Jon McClure and co. proved with their debut that respectable indie rock was something that they were more than capable of doing, and follow-up French Kiss in the Chaos is another indication that his Makers deserve to make it.
Single ‘Silence is Talking’ has the sound of a potential indie-disco floor filler, as does -The End’, which comes as a surprising burst of energy towards the close of the album.
-Hidden Persuaders’ sways its way into the loose theme of social and political criticism that pervades much of the band’s material, while ‘No Soap in a Dirty War’ disguises food-for-thought lyrics with an innocent acoustic intro and choral chorus. And although lines like “I don’t believe in you any more than I believe in Santa Claus” might seem slightly ridiculous,’Manifesto/People Shapers’ is still decidedly menacing, with dramatic guitar and piano chords a-plenty before a quieter come-down. The sombre ‘Hard Time for Dreamers’ takes the biscuit for socially-motivated lyrics however, with a list of disaster scenarios including the tragic “When my wallet’s looking thin, or if the Tories got back in”.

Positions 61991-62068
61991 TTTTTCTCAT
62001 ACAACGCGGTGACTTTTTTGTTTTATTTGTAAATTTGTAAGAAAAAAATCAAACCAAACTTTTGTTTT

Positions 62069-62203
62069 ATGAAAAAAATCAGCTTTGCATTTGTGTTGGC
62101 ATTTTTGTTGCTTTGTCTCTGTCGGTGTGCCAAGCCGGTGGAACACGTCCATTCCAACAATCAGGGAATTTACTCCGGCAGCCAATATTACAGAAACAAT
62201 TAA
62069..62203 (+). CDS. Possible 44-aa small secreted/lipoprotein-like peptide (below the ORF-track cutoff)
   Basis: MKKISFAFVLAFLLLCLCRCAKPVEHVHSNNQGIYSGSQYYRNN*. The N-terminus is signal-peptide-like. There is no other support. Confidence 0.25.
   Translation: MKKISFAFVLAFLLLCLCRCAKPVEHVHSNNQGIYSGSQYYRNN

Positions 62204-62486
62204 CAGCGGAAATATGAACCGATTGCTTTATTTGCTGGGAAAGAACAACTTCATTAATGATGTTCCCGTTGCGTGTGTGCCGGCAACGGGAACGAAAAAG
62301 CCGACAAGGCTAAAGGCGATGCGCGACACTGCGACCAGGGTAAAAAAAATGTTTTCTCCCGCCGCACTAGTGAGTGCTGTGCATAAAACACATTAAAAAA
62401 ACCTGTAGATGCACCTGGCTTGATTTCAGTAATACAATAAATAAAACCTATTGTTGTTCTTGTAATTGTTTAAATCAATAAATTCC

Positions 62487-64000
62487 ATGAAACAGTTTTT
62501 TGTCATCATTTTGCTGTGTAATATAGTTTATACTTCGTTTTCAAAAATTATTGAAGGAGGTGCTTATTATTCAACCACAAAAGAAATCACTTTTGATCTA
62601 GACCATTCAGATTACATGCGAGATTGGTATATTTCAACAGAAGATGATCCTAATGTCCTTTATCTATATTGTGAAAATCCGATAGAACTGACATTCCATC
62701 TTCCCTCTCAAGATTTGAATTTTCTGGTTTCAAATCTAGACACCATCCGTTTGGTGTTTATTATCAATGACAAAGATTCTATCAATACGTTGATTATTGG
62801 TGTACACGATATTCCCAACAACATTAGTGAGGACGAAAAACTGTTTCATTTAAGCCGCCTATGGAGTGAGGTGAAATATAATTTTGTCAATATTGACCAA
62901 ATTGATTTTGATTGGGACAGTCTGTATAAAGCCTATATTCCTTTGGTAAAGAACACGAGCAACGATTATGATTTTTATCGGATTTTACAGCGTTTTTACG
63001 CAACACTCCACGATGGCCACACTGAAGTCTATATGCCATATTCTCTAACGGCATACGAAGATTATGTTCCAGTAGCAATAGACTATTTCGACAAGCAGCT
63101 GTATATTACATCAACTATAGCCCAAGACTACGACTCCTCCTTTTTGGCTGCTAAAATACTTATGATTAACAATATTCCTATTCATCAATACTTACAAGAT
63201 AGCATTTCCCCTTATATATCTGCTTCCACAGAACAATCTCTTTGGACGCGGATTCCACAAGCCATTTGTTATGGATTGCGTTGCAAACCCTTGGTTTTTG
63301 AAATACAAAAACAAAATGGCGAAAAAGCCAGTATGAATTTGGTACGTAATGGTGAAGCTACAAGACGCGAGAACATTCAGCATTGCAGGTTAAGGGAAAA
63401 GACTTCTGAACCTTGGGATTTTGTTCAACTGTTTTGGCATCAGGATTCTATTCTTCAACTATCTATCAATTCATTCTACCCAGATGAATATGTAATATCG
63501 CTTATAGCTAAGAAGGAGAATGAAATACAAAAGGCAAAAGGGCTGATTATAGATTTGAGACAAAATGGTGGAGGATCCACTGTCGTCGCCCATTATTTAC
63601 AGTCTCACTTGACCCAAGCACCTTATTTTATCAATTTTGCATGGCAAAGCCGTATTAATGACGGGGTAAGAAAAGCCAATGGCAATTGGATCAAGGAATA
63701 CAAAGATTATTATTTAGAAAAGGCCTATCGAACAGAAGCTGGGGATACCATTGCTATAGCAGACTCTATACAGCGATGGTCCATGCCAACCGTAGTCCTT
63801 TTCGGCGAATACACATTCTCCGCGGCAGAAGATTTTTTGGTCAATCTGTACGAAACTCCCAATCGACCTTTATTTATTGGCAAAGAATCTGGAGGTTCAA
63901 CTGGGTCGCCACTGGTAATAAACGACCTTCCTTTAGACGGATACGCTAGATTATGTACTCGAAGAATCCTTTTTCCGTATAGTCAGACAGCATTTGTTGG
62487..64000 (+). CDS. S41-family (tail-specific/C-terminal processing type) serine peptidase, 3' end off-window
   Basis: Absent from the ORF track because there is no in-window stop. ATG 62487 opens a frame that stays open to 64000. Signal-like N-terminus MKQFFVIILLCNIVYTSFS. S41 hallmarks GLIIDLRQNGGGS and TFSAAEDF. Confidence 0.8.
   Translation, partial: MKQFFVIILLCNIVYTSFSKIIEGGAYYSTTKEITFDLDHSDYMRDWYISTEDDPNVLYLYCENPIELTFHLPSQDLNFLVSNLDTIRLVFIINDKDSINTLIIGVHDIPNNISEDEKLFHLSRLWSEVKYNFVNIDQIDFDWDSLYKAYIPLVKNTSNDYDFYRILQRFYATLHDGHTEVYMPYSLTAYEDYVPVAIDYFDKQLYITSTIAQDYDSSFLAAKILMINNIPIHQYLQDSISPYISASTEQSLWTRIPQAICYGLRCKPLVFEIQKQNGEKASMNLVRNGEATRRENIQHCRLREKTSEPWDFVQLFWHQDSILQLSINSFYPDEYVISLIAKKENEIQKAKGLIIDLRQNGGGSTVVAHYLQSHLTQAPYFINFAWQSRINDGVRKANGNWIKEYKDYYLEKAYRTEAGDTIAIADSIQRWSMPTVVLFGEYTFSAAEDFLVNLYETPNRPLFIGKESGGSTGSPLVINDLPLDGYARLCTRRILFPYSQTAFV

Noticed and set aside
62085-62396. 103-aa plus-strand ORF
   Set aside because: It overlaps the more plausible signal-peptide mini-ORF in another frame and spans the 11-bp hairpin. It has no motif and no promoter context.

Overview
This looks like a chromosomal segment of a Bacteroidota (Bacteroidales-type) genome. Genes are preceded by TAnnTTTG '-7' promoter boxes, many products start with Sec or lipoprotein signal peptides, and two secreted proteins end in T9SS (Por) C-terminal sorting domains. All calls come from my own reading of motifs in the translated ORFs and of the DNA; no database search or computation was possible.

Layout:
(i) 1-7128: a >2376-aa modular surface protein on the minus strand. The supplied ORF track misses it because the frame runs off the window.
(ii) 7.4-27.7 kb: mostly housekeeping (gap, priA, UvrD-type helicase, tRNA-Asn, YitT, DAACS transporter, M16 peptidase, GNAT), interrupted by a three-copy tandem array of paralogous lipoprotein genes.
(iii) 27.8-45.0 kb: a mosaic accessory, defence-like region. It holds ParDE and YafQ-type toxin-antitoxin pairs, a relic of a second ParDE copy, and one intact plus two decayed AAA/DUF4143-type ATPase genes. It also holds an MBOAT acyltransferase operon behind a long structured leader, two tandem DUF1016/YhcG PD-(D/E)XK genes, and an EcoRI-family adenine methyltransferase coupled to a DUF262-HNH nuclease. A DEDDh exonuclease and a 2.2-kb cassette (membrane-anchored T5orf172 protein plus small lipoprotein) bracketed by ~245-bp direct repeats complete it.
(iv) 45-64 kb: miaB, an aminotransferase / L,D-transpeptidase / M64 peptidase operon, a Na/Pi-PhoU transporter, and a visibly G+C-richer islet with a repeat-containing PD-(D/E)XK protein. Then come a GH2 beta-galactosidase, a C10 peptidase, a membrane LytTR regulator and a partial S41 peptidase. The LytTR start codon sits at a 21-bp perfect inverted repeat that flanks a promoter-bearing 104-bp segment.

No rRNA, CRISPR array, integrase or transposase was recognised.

‘Long Long Time’ is almost painfully downbeat, but shows clear signs of the The Reverend’s admiration of fellow Brit-rockers Oasis, who the band supported at a number of stadium gigs earlier this summer.
More musically mature than their associate (and so far more successful) act The Arctic Monkeys, Reverend and the Makers have lingered in the indie background for long enough – here’s hoping that this album will make their break rather than let them fade into obscurity.